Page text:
A Tale of Two Casinos: Bally’s, Paris Offers Disparate WSOP Comfort Levels

Early player reviews from the World Series of Poker have been mostly positive when comparing the new location to the series previous home at the Rio All-Suites Hotel & Casino. But one’s comfort level can vary greatly depending on whether they’re playing in the more luxurious tournament area at Paris or the tighter quarters at Bally’s.

The walk from the WSOP tournament areas at Bally's offers tighter hallways than what players experienced at Rio. (Image: Johnny Kampis)

The walk from the WSOP tournament areas at Bally’s offers tighter hallways than what players experienced at the Rio. (Image: Johnny Kampis/CardsChat)

Fortunately, most action takes place at Paris since it has the largest convention space available of the two casinos. This is home to the bigger buy-in tournaments, all Day 1 starts, cash games, daily deep-stack tournaments, and single-table satellites. The wide hallways and large space can accommodate thousands of players, with plenty of space between tables. The bathrooms are also much larger than what was found at the Rio. Smokers complained they had to walk too far to the outside space designated for puffing, but that’s a minor complaint in the scheme of things.

On the other hand, Bally’s Grand Ballroom, home of Day 2 restarts and Day 1 overflow traffic, isn’t a comfortable environment. The space is tighter and air conditioning issues caused the room to get very hot during the first week of the series. (At least water coolers have been set up in the tournament room so that players can grab their own water, as necessary). The one bathroom servicing the ballroom isn’t large enough to accommodate the number of players in the room, and the lone narrow hallway makes for a slow walk to the casino proper during breaks.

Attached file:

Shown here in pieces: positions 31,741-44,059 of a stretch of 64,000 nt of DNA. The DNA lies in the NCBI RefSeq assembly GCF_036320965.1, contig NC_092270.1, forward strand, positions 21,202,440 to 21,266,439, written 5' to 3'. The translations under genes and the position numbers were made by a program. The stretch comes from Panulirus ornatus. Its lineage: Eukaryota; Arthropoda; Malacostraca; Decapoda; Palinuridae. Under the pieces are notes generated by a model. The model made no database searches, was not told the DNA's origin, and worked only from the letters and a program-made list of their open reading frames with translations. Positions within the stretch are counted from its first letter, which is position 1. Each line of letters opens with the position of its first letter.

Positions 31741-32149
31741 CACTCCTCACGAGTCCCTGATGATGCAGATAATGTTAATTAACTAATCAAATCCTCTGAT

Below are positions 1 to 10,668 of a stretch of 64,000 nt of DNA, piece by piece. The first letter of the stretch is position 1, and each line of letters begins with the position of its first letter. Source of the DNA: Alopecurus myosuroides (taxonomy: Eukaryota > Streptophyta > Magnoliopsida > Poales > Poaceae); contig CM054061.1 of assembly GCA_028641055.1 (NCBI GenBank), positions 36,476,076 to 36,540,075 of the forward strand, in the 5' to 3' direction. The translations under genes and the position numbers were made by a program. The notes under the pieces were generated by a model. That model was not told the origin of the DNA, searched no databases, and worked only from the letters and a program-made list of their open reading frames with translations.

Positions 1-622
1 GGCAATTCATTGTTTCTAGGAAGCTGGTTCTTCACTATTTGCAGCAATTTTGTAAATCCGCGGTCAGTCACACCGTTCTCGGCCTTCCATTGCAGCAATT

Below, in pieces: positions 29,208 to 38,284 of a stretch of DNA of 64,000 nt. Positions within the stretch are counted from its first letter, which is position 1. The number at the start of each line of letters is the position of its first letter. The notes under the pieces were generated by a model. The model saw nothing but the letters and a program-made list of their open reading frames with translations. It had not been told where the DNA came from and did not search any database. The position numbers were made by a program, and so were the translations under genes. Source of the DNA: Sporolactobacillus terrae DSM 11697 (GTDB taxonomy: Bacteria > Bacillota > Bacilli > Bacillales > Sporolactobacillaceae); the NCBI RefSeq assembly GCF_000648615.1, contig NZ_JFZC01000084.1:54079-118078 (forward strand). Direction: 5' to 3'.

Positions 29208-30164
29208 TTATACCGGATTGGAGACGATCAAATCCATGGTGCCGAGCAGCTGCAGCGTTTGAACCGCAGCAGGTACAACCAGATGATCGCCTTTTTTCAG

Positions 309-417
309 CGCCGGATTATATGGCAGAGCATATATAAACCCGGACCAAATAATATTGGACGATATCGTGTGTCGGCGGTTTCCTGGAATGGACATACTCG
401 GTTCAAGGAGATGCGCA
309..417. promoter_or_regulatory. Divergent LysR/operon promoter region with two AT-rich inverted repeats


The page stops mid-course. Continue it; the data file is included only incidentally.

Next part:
Bally’s Events Center, where the “mothership” is set up for televised final tables, offers a better experience than the Grand Ballroom, but still has just one bathroom and is a bit warm. (Workers set up industrial fans in the doorways leading between the Events Center and Grand Ballroom to increase airflow.)

And as CardsChat’sChris “Fox” Wallace noted in his recent report, players always find plenty to complain about, even if they’re happy overall with the WSOP’s move to the Strip.

Hopefully, as the series marches toward the Main Event, WSOP officials will find solutions to provide a more comfortable playing situation for poker aficionados headed to Las Vegas this summer, no matter which casino they’re playing in.

Written by
Johnny Kampis
Johnny Kampis -- the author of "The Essential Guide to Vegas during the World Series of Poker" and "Vegas or Bust: A Family Man Takes on the Poker Pros" -- has been making the summer trek to Las Vegas from Alabama since 2004. When not playing poker, he's a professional journalist who's written for American Spectator, Fox News, HuffPost, Watchdog.org, and many others. He currently writes for the Taxpayers Protection Alliance and serves on the FCC's media advisory panel.

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